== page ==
“In the words of [conservative columnist] Charles Krauthammer, it’s a suicide note,” Sen. John McCainJohn Sidney McCainWhoopi Goldberg signs four-year deal with ABC to stay on 'The View' Collins to endorse LePage in Maine governor comeback bid Meghan McCain: Country has not 'healed' from Trump under Biden MORE (R-Ariz.) said. “Until we have 67 votes in the Senate, we’re not going to be able to defund ObamaCare,” referring to the number of votes necessary to overcome a presidential veto.
Cruz urged using the government funding resolution as leverage to defund ObamaCare when he met with conservative activists at the Family Leadership Summit in Iowa last month. He’s not letting up despite his colleagues’ discomfort.
“We’re certainly continuing to press the case on every front,” he said Wednesday.
Matt Hoskins, executive director of the Senate Conservatives Fund, defended Rubio, Cruz and Paul.
“It’s amazing that whenever an elected official takes a principled stand, the establishment questions their motives,” he said.
None of three possible 2016 White House candidates spoke in favor of the government shutdown strategy at a Senate Republican meeting Wednesday where ObamaCare was a topic, according to one lawmaker who attended.
“That wasn’t the proper forum, with McConnell being targeted by ads because of their effort,” the source said.
The effort to use a possible government shutdown as leverage has put Paul in a tricky situation. He has signed a letter advocating for the tactic but he’s also an ally of McConnell, who could face a tough challenge in his state’s primary election next year. McConnell’s challenger in that race, Matt Bevin, has ripped the minority leader on ObamaCare.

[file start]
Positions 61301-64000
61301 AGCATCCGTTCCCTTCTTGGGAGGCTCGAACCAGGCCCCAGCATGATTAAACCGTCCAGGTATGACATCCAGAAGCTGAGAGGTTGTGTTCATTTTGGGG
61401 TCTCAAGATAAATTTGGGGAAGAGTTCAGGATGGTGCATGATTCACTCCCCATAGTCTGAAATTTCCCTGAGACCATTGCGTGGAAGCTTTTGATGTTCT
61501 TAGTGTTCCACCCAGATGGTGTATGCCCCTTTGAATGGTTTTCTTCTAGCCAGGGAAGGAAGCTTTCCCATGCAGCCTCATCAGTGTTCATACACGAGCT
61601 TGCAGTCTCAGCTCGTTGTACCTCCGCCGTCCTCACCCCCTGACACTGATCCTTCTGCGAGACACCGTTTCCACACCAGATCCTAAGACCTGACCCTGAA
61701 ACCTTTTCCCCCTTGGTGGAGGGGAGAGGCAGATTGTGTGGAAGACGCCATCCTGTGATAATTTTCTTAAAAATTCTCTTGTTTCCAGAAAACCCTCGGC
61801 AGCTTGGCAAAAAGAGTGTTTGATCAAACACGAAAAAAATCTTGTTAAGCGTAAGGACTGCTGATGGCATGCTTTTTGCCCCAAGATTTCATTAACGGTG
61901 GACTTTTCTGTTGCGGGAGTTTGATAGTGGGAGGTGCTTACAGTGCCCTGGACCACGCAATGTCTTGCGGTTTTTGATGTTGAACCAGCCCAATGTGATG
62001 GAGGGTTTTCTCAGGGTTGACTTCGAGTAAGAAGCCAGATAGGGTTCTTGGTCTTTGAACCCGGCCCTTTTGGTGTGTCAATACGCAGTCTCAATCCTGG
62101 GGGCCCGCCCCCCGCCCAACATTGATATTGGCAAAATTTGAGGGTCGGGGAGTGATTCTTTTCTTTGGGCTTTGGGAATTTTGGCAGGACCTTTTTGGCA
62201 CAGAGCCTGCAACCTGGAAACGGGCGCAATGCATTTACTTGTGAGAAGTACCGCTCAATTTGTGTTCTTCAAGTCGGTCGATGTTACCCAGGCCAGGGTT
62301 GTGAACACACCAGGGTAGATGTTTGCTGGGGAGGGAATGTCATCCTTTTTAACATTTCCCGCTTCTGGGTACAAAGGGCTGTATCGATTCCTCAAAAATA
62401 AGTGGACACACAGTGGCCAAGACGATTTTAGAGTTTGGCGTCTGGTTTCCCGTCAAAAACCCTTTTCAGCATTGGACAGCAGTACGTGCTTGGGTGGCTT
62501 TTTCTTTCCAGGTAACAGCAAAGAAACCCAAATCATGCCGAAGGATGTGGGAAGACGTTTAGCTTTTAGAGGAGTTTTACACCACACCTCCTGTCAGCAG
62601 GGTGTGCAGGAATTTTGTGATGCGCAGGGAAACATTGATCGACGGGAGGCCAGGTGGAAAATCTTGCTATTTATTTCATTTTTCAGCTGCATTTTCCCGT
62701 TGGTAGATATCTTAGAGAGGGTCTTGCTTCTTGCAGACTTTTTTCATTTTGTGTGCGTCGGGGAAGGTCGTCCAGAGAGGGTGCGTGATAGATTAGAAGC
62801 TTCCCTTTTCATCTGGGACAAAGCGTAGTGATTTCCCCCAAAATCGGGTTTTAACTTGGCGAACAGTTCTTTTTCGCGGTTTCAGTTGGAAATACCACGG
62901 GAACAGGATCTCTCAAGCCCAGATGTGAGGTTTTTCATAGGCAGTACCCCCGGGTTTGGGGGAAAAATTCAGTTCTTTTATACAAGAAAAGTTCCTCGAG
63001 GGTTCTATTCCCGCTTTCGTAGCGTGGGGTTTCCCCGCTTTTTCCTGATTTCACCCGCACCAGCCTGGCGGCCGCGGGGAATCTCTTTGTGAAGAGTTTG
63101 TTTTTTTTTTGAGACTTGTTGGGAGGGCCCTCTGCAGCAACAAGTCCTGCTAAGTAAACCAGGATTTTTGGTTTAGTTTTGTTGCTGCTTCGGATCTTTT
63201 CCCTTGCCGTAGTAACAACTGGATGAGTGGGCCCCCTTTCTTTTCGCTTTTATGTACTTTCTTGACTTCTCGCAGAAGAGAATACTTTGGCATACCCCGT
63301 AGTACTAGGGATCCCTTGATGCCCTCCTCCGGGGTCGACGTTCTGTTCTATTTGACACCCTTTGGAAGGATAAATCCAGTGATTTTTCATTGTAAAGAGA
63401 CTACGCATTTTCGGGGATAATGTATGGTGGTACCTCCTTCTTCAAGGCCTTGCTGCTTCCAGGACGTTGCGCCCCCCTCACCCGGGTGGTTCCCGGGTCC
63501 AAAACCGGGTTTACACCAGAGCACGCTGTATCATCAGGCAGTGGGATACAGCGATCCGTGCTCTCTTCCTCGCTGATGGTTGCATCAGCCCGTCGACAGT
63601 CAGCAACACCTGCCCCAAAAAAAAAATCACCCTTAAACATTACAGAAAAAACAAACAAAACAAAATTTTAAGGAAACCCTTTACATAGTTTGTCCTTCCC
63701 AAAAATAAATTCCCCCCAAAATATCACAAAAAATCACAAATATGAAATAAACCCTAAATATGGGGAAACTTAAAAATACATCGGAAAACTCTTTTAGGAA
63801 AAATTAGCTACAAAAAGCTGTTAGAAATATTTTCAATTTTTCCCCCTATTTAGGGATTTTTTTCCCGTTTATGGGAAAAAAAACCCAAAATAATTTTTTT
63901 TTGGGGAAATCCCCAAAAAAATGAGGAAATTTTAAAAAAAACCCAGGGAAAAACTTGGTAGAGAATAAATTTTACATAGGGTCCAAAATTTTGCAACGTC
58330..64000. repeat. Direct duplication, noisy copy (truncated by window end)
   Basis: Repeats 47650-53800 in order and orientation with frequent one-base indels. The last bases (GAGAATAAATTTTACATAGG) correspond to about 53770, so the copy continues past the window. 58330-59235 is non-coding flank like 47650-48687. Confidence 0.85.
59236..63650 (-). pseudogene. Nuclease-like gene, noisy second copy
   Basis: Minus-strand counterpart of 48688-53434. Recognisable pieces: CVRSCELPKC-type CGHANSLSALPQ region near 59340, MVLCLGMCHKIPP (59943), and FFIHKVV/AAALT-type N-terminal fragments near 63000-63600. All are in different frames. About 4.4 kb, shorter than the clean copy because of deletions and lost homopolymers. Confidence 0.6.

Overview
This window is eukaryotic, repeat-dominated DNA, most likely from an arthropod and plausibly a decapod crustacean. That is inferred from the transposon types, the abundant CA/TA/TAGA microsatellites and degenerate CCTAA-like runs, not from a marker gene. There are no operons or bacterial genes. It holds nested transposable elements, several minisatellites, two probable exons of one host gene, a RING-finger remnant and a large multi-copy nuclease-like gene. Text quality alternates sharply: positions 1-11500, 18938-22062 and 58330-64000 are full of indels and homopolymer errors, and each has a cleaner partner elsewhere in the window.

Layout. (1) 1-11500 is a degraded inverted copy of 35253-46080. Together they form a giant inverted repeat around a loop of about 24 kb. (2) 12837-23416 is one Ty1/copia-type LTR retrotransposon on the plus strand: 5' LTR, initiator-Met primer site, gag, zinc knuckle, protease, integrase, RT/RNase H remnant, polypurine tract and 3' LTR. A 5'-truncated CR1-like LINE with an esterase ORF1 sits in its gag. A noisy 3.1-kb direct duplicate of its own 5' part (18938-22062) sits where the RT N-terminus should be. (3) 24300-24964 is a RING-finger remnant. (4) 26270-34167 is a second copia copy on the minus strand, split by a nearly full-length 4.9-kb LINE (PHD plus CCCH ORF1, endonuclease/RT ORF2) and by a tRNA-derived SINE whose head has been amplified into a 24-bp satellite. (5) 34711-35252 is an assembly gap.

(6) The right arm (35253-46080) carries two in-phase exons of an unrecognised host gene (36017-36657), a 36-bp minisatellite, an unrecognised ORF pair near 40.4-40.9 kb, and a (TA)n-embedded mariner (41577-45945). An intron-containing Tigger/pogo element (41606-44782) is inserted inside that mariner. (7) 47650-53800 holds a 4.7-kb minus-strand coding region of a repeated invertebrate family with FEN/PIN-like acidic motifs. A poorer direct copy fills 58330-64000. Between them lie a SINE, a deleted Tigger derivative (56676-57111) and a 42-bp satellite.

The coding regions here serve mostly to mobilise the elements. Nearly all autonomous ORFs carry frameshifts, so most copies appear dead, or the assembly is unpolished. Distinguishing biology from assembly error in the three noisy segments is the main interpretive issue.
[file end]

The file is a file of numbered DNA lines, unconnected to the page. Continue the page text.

When asked about the potential political impact on McConnell, Paul said: “Everybody has their own ideas about the best strategy for how to defeat ObamaCare, so I haven’t been part of any criticism of other senators for what strategy they determine is best.”
Cruz on Tuesday slammed a proposal offered this week by House GOP leaders as ineffective because it would force the Senate to vote on defunding ObamaCare before considering an extension of government funding. The House plan would not make government funding contingent on defunding the law.
“They should not use any procedural chicanery to enable [Senate Majority Leader] Harry ReidHarry Mason ReidTo Build Back Better, we need a tax system where everyone pays their fair share Democrats say Biden must get more involved in budget fight Biden looks to climate to sell economic agenda MORE [D-Nev.] to circumvent that vote,” he said.
One Republican who attended Wednesday’s meeting said many of his colleagues have yet to take a position on the House resolution, which lacks the votes to pass the lower chamber. Some GOP members want to push for delaying ObamaCare while others prefer defunding it.
There is growing concern among Senate Republicans about funding levels in the House bill, which would set spending at $986.3 billion through December, according to a Senate source. Several senators say that would exceed the $967 billion spending cap set by the 2011 Budget Control Act.